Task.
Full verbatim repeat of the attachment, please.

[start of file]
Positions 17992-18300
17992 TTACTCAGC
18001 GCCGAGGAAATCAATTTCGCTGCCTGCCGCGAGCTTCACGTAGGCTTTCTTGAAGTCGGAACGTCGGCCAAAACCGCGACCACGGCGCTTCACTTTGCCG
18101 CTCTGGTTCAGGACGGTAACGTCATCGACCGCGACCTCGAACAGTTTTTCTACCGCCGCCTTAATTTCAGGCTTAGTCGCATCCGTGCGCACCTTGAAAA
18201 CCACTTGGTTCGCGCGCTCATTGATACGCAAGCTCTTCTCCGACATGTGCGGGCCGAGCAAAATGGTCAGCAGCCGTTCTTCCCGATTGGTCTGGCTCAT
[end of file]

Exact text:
Positions 17992-18300
17992 TTACTCAGC
18001 GCCGAGGAAATCAATTTCGCTGCCTGCCGCGAGCTTCACGTAGGCTTTCTTGAAGTCGGAACGTCGGCCAAAACCGCGACCACGGCGCTTCACTTTGCCG
18101 CTCTGGTTCAGGACGGTAACGTCATCGACCGCGACCTCGAACAGTTTTTCTACCGCCGCCTTAATTTCAGGCTTAGTCGCATCCGTGCGCACCTTGAAAA
18201 CCACTTGGTTCGCGCGCTCATTGATACGCAAGCTCTTCTCCGACATGTGCGGGCCGAGCAAAATGGTCAGCAGCCGTTCTTCCCGATTGGTCTGGCTCAT